Once the band made it big, Polydor was inevitably eager to exploit the handful of Beatles recordings they had, and so began a long history of repackaged re-releases. Never, in the field of human recordings, has so much effort been given to selling so few songs. In the throes of Beatlemania anything with their name on it sold well, and a single of ‘Ain’t She Sweet’ hit the US Top 20 and the UK Top 30 in 1964 – much to the chagrin of the band members, who were by this time faintly embarrassed by such embryonic efforts. Thereafter, the eight songs would periodically reappear every few years on a new-look, newly-titled album, usually padded out with tracks from acts who had no connection to The Beatles at all. I picked up my copy in the autumn of 1986. It was hardly a revelation, but – I guess like fans 20 or so years before – I was just thrilled to get my hands on recordings by the group I hadn’t heard before.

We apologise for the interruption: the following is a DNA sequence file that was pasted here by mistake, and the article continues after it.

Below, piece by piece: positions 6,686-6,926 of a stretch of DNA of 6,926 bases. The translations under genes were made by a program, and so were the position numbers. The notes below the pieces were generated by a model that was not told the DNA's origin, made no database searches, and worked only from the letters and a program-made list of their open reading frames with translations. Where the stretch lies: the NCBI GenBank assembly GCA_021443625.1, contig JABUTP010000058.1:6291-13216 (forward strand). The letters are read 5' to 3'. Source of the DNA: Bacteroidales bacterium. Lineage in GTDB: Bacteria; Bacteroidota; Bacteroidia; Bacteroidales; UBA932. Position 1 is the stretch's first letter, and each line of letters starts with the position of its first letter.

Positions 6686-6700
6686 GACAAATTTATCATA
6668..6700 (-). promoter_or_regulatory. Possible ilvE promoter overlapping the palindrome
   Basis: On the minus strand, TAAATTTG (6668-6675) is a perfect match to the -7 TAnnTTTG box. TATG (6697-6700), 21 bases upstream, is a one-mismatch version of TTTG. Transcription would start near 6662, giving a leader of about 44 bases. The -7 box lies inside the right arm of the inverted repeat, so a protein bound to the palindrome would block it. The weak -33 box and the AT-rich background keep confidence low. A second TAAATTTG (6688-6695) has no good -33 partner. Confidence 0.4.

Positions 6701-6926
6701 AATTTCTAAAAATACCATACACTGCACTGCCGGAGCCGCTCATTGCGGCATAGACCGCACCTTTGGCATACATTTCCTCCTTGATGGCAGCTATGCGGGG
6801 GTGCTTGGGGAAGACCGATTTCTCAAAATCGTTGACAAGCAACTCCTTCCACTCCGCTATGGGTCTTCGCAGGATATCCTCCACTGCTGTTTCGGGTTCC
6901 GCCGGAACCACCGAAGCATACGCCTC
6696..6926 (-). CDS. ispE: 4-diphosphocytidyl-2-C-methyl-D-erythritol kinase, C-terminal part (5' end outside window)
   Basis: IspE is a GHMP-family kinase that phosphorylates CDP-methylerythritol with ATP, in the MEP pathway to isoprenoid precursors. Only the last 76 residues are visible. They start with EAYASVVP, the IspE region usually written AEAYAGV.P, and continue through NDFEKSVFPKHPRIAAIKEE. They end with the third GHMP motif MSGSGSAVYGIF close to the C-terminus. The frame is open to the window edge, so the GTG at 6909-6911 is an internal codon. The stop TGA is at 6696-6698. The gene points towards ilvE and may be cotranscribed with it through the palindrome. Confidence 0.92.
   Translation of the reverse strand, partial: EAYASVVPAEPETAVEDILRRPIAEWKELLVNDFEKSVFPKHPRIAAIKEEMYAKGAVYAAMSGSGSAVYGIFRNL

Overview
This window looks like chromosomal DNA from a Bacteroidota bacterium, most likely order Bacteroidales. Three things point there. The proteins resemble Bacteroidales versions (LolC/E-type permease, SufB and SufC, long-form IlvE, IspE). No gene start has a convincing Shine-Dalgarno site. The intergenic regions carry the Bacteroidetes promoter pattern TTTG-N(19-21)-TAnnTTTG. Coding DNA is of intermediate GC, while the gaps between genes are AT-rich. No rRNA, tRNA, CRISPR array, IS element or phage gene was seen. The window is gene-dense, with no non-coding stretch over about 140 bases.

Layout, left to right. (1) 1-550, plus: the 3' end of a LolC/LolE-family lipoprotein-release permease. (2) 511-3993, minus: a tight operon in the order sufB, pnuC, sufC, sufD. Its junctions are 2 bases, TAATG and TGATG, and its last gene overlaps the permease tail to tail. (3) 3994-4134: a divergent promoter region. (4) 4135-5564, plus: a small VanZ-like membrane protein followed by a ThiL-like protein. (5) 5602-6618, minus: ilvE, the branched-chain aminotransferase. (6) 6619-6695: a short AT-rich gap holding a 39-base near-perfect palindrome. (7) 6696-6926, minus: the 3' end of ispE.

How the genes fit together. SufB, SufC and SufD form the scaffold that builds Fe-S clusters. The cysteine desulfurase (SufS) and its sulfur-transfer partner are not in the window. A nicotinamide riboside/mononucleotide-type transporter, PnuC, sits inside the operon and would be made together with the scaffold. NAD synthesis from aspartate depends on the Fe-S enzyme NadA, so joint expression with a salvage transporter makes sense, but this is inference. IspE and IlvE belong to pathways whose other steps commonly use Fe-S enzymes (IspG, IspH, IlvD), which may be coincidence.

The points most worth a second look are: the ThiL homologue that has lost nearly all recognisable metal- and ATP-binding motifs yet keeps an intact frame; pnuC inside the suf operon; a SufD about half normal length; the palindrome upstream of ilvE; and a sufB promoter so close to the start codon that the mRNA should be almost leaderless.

In 1995, the three key songs – ‘Ain’t She Sweet’, ‘Cry for a Shadow’ and ‘My Bonnie’ – finally made it out onto an official Beatles album, in the form of Anthology 1, Apple acknowledging the important role they played in the group’s early story. But they and the other five songs continue to be available through various Polydor channels, and are worth getting for any serious fan of the band. Though probably the least essential, musically, of the early, non-EMI recordings (the others being the Quarrymen tapes, the Decca audition session and the Star Club live album), they provide the only aural snapshot we have of The Beatles in 1961. And, as long as you’re not expecting ‘Ticket To Ride’ or ‘Back in the USSR’, they remain a fun – if rather quaint – listen.